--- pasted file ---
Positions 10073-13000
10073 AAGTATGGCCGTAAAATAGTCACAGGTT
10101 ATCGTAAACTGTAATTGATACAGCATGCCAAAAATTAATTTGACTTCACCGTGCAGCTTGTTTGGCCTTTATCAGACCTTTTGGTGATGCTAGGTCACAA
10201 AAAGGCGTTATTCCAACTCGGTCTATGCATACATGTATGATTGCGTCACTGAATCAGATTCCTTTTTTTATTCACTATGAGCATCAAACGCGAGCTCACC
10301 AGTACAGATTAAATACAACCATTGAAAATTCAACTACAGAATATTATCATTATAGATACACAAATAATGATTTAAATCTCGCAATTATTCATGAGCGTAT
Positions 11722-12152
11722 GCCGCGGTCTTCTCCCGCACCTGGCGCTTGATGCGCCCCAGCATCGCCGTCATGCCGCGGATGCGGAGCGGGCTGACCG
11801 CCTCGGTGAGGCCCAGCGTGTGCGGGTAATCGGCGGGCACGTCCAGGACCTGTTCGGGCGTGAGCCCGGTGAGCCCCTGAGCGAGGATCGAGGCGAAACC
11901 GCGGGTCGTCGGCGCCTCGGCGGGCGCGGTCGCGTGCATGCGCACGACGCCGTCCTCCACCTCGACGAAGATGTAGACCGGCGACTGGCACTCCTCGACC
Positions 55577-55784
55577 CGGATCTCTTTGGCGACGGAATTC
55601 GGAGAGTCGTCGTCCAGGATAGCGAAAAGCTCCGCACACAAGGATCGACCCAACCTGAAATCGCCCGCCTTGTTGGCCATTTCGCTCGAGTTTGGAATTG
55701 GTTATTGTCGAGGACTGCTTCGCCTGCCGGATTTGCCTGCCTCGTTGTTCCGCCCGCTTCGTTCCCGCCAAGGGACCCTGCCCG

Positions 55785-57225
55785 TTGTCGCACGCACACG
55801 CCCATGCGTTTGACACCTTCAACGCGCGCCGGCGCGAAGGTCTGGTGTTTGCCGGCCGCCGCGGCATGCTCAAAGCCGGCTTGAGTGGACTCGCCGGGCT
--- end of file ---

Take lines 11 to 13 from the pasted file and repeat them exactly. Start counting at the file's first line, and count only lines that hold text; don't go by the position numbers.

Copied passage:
55577 CGGATCTCTTTGGCGACGGAATTC
55601 GGAGAGTCGTCGTCCAGGATAGCGAAAAGCTCCGCACACAAGGATCGACCCAACCTGAAATCGCCCGCCTTGTTGGCCATTTCGCTCGAGTTTGGAATTG
55701 GTTATTGTCGAGGACTGCTTCGCCTGCCGGATTTGCCTGCCTCGTTGTTCCGCCCGCTTCGTTCCCGCCAAGGGACCCTGCCCG